8. Actually cloud cover can degrade the satellite signal enough that some older less sensitive GPSr models may not be usable. Darkness actually doesn't affect the reception, but around the time of the vernal and autumn equinoxes when the sun is just below the horizon (just before sunrise and just after sunset), there is a sort of RF refraction effect that produces a lot of uhf and microwave interference. The is due to the fact that the sun produces a lot of RF radiation as well as light. WAAS improves accuracy by calculating an error correction bases on location readings at reference ground stations and relaying the error data to WAAS enabled receivers. WAAS improves accuracy most of the time, but localized weather conditions can cause signal distortions that the WAAS will not compensate for, unless you are close a WAAS ground station and therefore under similar weather conditions. And before someone points out that radio waves travel at the speed of light which is a constant, please note that the speed of is a constant in a vacuum. Transparent materials (such as air) slow the propagation speeds according to density of the material.
  9. I use CetusGPS 1.2b on a palm m125 with a Magellan GPS Companion, and GPSBabel to convert the .gpx file the the Cetus pdb format. Version 1.2b of CetusGPS has a of nice geocaching related enhancements, such as sorting the waupoint entries by distance to current location, and simple viewing of the descrption and even the hints for the selected waypoint. I use some simple bat files to un GPSBabel rather than using the GUI or typing in the command. And the software is all free gratus.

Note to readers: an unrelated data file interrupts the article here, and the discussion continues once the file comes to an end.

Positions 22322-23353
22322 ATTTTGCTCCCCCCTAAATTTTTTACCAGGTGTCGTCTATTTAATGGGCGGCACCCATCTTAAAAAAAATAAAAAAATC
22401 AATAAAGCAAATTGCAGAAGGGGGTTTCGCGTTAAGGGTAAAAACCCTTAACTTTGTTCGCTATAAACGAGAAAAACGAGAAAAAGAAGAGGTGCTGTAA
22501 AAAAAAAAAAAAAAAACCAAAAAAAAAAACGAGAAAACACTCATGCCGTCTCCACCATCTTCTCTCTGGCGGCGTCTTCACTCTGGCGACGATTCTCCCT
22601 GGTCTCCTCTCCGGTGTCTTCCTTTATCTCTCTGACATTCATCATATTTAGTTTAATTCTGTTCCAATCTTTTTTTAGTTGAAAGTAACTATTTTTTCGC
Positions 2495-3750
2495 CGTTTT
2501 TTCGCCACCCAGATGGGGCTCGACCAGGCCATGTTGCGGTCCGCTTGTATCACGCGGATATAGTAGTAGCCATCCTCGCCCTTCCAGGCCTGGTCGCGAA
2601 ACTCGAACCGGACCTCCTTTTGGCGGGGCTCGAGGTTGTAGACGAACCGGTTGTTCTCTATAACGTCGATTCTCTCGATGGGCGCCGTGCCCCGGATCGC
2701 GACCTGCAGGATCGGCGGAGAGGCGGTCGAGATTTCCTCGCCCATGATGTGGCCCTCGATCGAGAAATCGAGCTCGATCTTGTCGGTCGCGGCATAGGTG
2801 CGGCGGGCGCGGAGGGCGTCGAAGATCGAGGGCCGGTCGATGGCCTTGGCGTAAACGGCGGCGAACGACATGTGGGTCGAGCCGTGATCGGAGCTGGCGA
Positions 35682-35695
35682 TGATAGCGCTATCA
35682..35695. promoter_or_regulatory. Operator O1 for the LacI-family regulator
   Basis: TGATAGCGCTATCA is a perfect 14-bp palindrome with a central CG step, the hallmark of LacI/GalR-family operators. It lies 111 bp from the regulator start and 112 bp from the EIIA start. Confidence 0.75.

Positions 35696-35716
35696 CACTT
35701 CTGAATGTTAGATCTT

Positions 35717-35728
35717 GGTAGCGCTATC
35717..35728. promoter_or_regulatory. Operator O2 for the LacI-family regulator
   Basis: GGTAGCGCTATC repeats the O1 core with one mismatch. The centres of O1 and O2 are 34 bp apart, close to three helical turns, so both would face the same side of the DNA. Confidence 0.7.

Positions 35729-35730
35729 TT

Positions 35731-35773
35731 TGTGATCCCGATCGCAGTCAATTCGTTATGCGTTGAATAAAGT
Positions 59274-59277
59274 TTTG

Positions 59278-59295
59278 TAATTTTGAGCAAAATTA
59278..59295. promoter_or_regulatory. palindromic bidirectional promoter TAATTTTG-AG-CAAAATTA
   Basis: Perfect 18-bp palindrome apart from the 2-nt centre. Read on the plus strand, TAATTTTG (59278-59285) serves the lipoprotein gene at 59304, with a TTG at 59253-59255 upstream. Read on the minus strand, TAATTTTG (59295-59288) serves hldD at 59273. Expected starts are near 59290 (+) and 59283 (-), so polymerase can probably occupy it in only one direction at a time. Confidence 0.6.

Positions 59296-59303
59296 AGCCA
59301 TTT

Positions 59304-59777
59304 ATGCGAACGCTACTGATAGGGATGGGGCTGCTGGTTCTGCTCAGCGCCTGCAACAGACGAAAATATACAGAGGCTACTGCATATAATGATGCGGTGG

10. If you just need to know where the zipcodes are in a city, you can use google earth and check the US government checkbox in the "layers" window
  11. There is a development system for Pocket PC and palm devices called CASL. You may want to look into it.
  12. I've seen a lot of people run a string through the center hole and use them as rearview mirror ornaments. Personally I got bummed out when they made the switch from floppies 'cause I had almost finished tiling my bathroom with the disks. The most lame-o thing I have found in a cache was a gravel. Yep a chunk of crushed limestone.
  13. I once had to put off searching for a cache in a secluded and unusual site in Nashville, because a video crew showed up to work on a music video for some country singer.